Saturday, June 8

The Lost Art of Playing Down

The vast Playing Hall at SuperNationals.
Let me begin this column with a confession.  Like other coaches, I routinely encourage students to sign up for higher rated sections at tournaments.  The underlying philosophy asserts the importance of playing stronger opponents, and subsequently learning from the inevitable defeats Alas, good intentions appear to have gone too far over the years.

The father of one former student emphasized the instructional value of facing equal or lower rated opponents.  Do not enter a higher section before demonstrating consistency at beating those lower rated.  An improving junior should not match wits with A players until he proved proficient at beating B players.  You don't necessarily need a perfect score, but enough to gain rating points (e.g. 80% against those 100-200 points lower).

Indeed, the skills required to consistently win playing down differ from playing up.
  1. Avoid unnecessary risks and allow the opponent chances to go astray.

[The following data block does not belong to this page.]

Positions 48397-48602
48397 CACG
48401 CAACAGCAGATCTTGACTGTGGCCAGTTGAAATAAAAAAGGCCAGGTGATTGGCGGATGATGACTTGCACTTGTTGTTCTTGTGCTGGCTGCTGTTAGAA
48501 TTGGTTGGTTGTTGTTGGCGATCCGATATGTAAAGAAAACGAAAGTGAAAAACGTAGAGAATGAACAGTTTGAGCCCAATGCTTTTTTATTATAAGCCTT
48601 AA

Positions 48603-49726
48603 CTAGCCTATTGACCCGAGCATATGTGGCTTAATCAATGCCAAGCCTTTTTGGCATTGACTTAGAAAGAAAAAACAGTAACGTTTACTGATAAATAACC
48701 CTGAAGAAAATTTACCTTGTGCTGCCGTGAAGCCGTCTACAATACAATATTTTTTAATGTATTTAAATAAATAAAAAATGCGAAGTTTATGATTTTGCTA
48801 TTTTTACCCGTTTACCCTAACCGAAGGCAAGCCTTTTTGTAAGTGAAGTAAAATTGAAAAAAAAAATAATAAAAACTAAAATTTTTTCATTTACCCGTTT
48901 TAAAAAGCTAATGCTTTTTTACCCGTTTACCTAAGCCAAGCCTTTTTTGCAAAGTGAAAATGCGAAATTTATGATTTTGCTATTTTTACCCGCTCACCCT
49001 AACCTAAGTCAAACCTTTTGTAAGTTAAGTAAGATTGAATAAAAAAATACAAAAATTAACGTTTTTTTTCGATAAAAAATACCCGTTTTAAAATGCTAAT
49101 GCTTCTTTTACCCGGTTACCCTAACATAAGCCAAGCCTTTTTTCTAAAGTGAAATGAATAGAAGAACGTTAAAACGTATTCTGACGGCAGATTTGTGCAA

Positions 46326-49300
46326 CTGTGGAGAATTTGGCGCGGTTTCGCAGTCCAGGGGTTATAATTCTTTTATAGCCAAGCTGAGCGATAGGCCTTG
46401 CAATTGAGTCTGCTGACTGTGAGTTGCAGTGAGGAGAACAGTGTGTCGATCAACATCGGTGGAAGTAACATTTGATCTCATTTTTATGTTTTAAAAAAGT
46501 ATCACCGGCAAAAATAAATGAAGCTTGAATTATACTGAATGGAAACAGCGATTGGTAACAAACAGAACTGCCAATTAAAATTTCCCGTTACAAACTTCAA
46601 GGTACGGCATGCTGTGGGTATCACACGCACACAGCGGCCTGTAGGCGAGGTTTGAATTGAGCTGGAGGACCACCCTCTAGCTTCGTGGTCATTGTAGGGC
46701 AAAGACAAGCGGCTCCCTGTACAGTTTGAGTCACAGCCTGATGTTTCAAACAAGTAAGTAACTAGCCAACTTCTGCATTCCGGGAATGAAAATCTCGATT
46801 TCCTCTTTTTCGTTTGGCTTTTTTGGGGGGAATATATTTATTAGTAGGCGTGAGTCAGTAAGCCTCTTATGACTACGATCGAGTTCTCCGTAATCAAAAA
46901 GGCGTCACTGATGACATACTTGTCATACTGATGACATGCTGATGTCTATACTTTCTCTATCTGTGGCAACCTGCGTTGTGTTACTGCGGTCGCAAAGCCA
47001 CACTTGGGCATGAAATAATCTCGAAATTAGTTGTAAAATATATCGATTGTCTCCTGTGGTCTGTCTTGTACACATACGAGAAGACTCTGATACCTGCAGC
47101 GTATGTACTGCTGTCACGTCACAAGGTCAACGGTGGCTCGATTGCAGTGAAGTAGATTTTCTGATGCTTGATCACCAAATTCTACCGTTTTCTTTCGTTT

2. Learn to identify and take advantage of mistakes big and small.  
  3. Rely on your greater experience (e.g. in endgame) to win an objectively equal game.  
  4. Keep fighting when in trouble, by maximizing counterplay.  
  5. Maintain your focus and confidence throughout the game.
Some young players achieve noteworthy results against strong opponents, but cannot defeat their peers.  They may end up being overrated, subsequently dropping points and doubting their ability.  Further progress depends on patching the deficiencies in chess development.  The ultimate test would be beating a rapidly improving yet still lower rated junior.  Those fortunate enough to earn the master title have repeatedly passed this test.

Postscript:  At many Bay Area events, juniors must play up simply to face their rating peers.  I regret this paradoxical trend.  Why have an A section when most entries come from B players?

No comments: